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Bioinformatics - personalized medicine

Harvard researchers the first to 3D print an organ-on-a-chip

Researchers at the Harvard Wyss Institute were the first to 3D print an organ-on-a-chip resembling a human heart which can be used to test drugs. The organ-on-a-chip has integrated sensors that automates the collection of data from the device, making it easier and more precise to measure its performance. This new method allows for the automated and mass production of organs-on-a-chip, leading to faster drug screening. Its 3D printing system can also be programmed to print other organs-on-a-chip such as the lung, gut, vascular system and more. The Wyss team plans to print 10 organ-on-a-chips and connect them to simulate the human body. 

Key Takeaway: 

Researchers from Harvard’s Wyss Institute have produced the first 3D printed organ-on-a-chip, a heart chip, with a system that can lead to the mass production of other organs-on-a-chip, resulting to faster screening of drugs without the need to test on animals or humans.

Publication: 
Publication Date: 
October 27, 2016

Portable system makes therapeutics on demand

MIT researchers have developed a portable microbioreactor that can produce therapies on demand. Such a system could prove useful and cost effective in very remote areas as well as military missions. The device which holds cells inside uses genetically modified yeast which can express certain therapeutic proteins when mixed with a specific chemical that is fed into the system. When the next therapy is to be produced, the device simply flushes out the liquid from the system while retaining the cells in time for the new chemical to be filled in and the succeeding therapy to be developed. The microbioreactor makes use of a microfluidic chip and optical sensors to monitor oxygen and acidity. The researchers are also exploring combining multiple therapeutics in one system. The work is published in the journal Nature Communications.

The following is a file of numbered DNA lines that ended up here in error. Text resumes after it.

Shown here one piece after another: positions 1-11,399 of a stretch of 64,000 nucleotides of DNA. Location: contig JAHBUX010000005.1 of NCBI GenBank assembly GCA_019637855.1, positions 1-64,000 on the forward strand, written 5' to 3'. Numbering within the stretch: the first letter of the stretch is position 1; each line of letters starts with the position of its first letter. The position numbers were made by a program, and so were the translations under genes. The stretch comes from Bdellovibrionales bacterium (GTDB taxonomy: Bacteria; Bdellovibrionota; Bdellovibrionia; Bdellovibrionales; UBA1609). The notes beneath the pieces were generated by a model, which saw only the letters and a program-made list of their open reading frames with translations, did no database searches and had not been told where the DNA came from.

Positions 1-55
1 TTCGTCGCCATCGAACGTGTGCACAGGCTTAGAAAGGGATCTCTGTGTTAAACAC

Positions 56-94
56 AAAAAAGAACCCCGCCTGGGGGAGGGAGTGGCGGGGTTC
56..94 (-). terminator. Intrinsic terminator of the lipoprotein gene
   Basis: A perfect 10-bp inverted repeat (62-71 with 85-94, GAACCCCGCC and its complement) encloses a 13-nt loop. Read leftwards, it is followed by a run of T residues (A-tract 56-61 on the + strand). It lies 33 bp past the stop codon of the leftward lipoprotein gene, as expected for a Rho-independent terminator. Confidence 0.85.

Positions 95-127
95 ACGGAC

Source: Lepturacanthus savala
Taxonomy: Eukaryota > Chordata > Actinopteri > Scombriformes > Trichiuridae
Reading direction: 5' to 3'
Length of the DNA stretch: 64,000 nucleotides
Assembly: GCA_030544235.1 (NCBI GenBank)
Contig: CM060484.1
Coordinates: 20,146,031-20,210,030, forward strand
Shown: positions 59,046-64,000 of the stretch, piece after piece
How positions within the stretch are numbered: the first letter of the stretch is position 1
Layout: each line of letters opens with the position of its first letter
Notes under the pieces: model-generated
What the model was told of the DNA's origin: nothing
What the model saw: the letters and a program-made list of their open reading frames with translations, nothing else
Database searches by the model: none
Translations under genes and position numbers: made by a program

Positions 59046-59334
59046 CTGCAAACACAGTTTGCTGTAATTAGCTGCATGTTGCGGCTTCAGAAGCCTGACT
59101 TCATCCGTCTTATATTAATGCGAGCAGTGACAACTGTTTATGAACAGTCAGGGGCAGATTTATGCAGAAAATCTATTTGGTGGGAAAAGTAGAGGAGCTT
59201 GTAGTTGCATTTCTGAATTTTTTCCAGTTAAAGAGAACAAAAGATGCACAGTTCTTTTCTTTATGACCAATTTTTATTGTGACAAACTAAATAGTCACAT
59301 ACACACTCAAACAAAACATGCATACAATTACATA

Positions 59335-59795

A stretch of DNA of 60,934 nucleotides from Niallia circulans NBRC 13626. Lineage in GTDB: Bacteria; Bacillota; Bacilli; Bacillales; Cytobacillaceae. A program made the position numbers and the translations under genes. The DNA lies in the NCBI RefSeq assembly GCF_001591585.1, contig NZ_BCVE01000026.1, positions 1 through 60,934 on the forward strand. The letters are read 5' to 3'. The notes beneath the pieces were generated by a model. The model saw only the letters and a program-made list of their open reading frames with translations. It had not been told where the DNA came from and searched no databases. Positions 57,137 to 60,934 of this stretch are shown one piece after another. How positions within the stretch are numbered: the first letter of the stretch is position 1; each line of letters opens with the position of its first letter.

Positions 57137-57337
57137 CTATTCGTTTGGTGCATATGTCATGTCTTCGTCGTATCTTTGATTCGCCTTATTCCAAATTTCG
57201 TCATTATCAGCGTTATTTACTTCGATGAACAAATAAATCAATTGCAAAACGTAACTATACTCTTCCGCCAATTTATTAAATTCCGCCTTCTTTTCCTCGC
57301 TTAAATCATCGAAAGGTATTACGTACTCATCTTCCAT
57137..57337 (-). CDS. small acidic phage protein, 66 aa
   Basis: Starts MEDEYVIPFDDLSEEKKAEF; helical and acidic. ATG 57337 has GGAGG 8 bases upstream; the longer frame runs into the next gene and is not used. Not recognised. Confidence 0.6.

Key Takeaway: 

A portable system from researchers at MIT is able to produce small doses of therapies on demand, which cuts the cost of making medicines in large quantities and the need to transport them to remote areas as well as combat missions.

Publication: 
Publication Date: 
July 29, 2016

Medical microbots could release drugs inside the body

Scientists at the École Polytechnique Fédérale de Lausanne (EPFL) and ETH Zurich have developed biocompatible microbots that can be controlled by electric fields and used to deliver drugs and other treatments in the body. The bots are soft, flexible, without motors and look like tiny microbes measuring 500 micrometers wide. They are made of polymers, hydrogels and iron oxide, which enable them to be magnetically responsive to electric fields. They can also change shape while inside the body, responding to temperature changes produced by lasers. At 40 degrees Celsius, the microbots could flatten out, for example, to release carried drugs to the bloodstream. Such microbots can enable highly-targeted treatments like drug delivery, cancer cell targeting, and also conduct microsurgery such as removing blockage in arteries, without harming healthy tissues. The researchers reported their work in the journal Nature Communications.